stamp duty: £36,500
mortgage fees: £1,500
conveyancing fees: £7,000
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TOTAL SQ FT
PRICE SQ FT
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Wrexham is the largest town in the north of Wales and lies between the Welsh mountains and the lower Dee Valley alongside the border with England and around 14 miles south of Chester.
Wrexham town centre is orbited by a ring road. The A483 is the principal route in town and connects it with the A55/M53 and A5/M54.
The town has four railway stations Wrexham General, Wrexham Central, Gwersyllt and Ruabon. Wrexham General is on two different lines, the Shrewsbury to Chester Line and the Borderlands Line. Wrexham Central is a small station and is on the Wrexham to Bidston in Birkenhead Borderlands Line. Gwersyllt serves the Wrexham suburb of the same name and is a stop on the Borderlands line between Wrexham General and Bidston. Ruabon is a bus and mainline rail interchange located in South Wrexham. It lies on the Shrewsbury to Wrexham line between Chirk and Wrexham General. Trains run northbound to Chester and Holyhead connecting with the ferries to Dublin Port and southbound to Shrewsbury and either Cardiff Central or Birmingham New Street.
Wrexham town centre is going through widespread change which includes a new tourist information centre plus shop selling local produce, a café and event space. This is set to open in Spring 2020. Nationwide Building Society is also investing in the town centre and is relocating their branch to a bigger space set to open in 2020. In Henblas Street a disused shopping area is going to be developed into a multi-purpose site including Sports Direct, eateries, housing and independent retail.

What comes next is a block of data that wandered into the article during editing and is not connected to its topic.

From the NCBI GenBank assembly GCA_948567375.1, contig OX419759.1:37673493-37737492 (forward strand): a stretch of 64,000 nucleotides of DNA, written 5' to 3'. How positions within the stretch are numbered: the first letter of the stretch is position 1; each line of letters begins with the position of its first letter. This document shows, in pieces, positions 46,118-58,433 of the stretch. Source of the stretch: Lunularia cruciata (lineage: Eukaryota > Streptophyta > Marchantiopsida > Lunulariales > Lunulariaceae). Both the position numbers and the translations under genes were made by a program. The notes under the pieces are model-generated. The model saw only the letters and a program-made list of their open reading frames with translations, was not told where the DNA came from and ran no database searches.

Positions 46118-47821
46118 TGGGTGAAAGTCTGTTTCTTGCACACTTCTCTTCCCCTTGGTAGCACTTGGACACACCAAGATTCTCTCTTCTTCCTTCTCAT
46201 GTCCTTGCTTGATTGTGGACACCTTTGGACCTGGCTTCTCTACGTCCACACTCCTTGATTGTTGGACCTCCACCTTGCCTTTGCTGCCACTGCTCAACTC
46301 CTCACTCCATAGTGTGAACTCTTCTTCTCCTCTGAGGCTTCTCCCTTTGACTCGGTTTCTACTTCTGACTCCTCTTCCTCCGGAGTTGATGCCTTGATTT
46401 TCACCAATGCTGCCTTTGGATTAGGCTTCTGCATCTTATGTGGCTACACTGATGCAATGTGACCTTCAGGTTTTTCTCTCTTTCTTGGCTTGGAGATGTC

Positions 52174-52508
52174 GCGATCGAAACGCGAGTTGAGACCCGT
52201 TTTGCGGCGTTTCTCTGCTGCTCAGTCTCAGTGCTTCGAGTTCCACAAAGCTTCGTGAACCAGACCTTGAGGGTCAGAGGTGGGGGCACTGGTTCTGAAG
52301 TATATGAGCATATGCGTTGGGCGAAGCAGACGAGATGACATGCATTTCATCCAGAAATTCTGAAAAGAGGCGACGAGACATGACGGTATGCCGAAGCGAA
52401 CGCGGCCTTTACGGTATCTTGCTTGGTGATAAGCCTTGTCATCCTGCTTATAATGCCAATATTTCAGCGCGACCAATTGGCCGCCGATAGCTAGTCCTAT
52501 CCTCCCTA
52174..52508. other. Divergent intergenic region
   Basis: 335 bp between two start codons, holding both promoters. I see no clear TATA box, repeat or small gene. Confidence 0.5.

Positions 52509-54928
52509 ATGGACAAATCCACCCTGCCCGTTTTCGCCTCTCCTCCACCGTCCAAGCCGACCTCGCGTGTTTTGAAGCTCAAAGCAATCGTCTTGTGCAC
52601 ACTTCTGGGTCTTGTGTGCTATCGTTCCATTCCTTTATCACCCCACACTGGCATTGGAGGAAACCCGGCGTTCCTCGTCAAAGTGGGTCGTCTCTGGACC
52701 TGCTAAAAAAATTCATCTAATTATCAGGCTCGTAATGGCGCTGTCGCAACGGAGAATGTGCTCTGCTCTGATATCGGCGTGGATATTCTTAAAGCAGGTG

Hope Street and Bank Street are just two of several shopping streets within the mainly pedestrianised town centre, where major retailers such as New Look, WH Smith and Claire’s as well as independent businesses can be found. Eagles Meadow shopping centre is also home to the usual High Street favourites. Wrexham continues its market town tradition with two architecturally significant Victorian indoor markets, Butchers and General and an open-air market on Mondays.
Some of the top local attractions include Pontcysyllte Aqueduct, the National Trust owned Erddig Park with its hall and formal gardens, Ty Mawr Country Park, Techniquest Glyndwr, Bangor-on-Dee racecourse, Alyn Waters Country park and Wrexham County Borough museum.
Wrexham has a number of primary and secondary schools. Yale College is one of the largest colleges in Wales and provides a wide range of higher education courses as well as adult education. Glyndwr University is an accredited institution of the University of Wales with around 8,000 full-time students as well as 350 international students. It offers both undergraduate and postgraduate degrees.
Wrexham’s largest employers include Wockhardt and Ipsen as well as other biopharmaceutical companies. JCB can be found on the Wrexham Industrial Estate, and ACT and Magellan Aerospace are also major employers in the area, whilst Airbus is in nearby Broughton. Food manufacturers like Kelloggs, Cadbury, Calypso and Village Bakery also have sites here as well as electronics companies Sharp and Brother.
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Your capital is at risk. Property values may decline and the property might not be able to be rented at amounts sufficient to cover debt interest costs, operating expenses and liabilities, and might not result in a positive cash flow. Property is an illiquid asset and should not be viewed as a short-term investment.
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